The nonprofit Minnesota Center for Environmental Advocacy sued the state's Department of Natural Resources last year under the Minnesota Environmental Policy Act (MEPA) in a case that is awaiting a decision. The department approved the reopening of an old taconite mining plant that will produce 5 million tons of carbon dioxide emissions each year.

"When they did the Environmental Impact Statement, they only gave passing notice to global warming," said Chuck Laszewski, the nonprofit's communication's director. "They didn't look at alternatives and basically gave it a pass. We said, 'You've got to go back and do it right.'"

Keeping the Blueprints Out of the Courtroom

States like California and Washington get much of their energy from low-carbon sources, such as hydroelectric power, Till said. As states set climate change laws, they must consider a variety of measures, including focusing on land use to meet their mandated emissions-reduction goals.

"In order to meet California's or Washington's targets, they're looking at the built environment -- how and where we build," Till said. "All of that impacts transportation, which is a big proportion of our GHG profiles."

The California governor's Office of Planning and Research (OPR) issued an advisory in June to help public agencies evaluate GHGs under CEQA. Formal guidelines will be adopted in 2010. In the meantime, there is debate over what makes a project's potential climate change impact "significant." Projects with significant impacts must include measures to reduce emissions.

Some say that until the guidelines are adopted, GHG analyses are speculative. Others argue that because California aims to reduce GHGs, any emissions increase is "significant." A few potential thresholds exist, such as one, proposed by California Air Pollution Control Officers Association that would set a limit of 900 tons of carbon dioxide equivalent, the amount generated by a typical 50-unit housing development.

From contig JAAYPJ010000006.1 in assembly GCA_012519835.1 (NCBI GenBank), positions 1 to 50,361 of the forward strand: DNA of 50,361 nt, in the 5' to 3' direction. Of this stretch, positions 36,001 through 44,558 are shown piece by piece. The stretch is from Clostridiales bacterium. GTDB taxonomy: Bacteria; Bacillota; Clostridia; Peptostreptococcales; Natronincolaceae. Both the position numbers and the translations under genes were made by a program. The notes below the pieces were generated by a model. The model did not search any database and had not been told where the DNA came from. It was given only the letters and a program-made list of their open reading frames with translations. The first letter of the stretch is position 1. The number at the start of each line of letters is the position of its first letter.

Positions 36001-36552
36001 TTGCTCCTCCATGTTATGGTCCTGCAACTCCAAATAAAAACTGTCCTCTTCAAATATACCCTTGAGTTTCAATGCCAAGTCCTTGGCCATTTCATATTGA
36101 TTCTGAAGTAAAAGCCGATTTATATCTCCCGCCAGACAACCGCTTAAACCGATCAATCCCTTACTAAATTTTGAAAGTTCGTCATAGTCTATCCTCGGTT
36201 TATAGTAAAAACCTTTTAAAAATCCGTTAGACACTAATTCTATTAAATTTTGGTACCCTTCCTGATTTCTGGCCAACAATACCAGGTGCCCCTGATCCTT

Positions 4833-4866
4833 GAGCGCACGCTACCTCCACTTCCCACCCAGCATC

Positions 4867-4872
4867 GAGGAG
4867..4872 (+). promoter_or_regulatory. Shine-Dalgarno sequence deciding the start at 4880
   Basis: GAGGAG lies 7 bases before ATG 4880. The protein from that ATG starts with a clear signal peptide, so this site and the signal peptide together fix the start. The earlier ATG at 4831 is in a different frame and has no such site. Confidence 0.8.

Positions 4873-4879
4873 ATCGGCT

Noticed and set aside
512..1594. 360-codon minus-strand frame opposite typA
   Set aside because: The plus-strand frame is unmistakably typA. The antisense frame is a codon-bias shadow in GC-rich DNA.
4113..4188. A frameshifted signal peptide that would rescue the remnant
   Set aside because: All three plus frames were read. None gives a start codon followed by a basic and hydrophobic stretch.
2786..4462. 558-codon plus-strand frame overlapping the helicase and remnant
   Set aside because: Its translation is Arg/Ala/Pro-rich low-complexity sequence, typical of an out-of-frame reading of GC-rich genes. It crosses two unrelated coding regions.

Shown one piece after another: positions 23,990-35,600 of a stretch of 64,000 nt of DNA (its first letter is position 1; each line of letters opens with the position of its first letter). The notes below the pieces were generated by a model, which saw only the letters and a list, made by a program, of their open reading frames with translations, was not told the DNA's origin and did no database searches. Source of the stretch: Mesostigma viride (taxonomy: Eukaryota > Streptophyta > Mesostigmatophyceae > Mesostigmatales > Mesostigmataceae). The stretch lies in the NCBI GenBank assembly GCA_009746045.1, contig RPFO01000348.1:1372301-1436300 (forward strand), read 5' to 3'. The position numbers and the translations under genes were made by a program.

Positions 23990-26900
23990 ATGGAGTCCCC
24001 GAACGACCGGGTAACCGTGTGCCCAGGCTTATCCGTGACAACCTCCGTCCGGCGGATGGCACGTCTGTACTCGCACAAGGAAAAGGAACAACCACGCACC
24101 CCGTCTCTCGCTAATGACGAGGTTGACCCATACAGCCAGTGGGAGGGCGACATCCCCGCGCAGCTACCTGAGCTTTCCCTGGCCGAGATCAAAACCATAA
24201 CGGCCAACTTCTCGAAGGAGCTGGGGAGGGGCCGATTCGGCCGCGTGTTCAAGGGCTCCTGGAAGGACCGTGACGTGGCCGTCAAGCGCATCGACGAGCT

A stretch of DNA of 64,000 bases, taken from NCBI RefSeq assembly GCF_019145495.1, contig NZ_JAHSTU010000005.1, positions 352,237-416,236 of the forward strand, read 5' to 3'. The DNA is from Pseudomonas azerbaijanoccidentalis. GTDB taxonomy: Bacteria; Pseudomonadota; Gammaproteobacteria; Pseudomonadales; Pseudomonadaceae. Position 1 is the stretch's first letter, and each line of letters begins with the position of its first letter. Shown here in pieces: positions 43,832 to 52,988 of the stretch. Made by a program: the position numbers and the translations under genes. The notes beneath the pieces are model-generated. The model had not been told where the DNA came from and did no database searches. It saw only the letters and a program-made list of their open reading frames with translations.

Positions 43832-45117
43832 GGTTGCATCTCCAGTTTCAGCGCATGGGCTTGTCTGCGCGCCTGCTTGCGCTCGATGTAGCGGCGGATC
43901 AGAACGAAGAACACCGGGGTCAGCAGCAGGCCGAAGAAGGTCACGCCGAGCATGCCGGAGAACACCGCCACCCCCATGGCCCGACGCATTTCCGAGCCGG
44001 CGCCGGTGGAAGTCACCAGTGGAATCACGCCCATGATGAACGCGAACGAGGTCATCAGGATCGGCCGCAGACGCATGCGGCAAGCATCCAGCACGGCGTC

The advisory -- like the lawsuits and letters -- is aimed at public agencies but companies can take a cue from the warnings and try to avoid situations that could lead to litigation.

"Companies should make it clear to the lead agency that they are willing to have this GHG analysis done on their project," said Terry Roberts, the director of OPR's State Clearinghouse, which reviews CEQA documents.

She estimates that fewer than 10 percent of EIRs and negative declarations filed this year included a GHG analysis, and those were mostly for large housing developments, regional-scale projects, county growth plans and major energy utility facilities.

"If one can draw some conclusion, we are seeing EIRs and mitigated negative declarations for larger projects that presumably do generate a good amount of GHGs," Roberts said.

The situation presents a great chance for companies to take a leadership position, and in some cases, help educate public agency staff by sharing information, techniques and data, Roberts said.

"Environmentally friendly design can be a positive thing for CEQA analysis," Roberts said. "You can show how the project has been designed to minimize GHG emissions."

Wal-Mart, however, said it would incorporate sustainable design features in its Yucca Valley store, such as a reflective roof to save energy and parking lot lights to prevent excess light at night.

Evans contends the company has the knowledge and experience to do more. In general, he said, a project that proceeds in a business-as-usual fashion, without the proponent making a good faith effort to measure and lessen GHG impacts, can be an obvious target for a legal challenge.

He suggests that project planners look at ways of reducing the carbon footprint by building in energy efficiencies or using renewable energy. Offsets have also been used to reach CEQA-related settlements.

California and ConocoPhilips, for example, reached a settlement (pdf) related to a refinery expansion through a one-time $7 million investment in a carbon offset fund. The company will spend $200,000 on a wetlands carbon sequestration project and put $2.8 million toward state forestry projects. It also will buy offsets to reduce 500,000 metric tons.

Making adjustments at the design stage is cheaper than adding them after a project is underway, Evans said.

"Doing energy efficiency on front end has a little more upfront cost," Evans said. "But they'll save money in the long run and avoid the litigation risk."

Tilde Herrera is associate editor at

More on this topic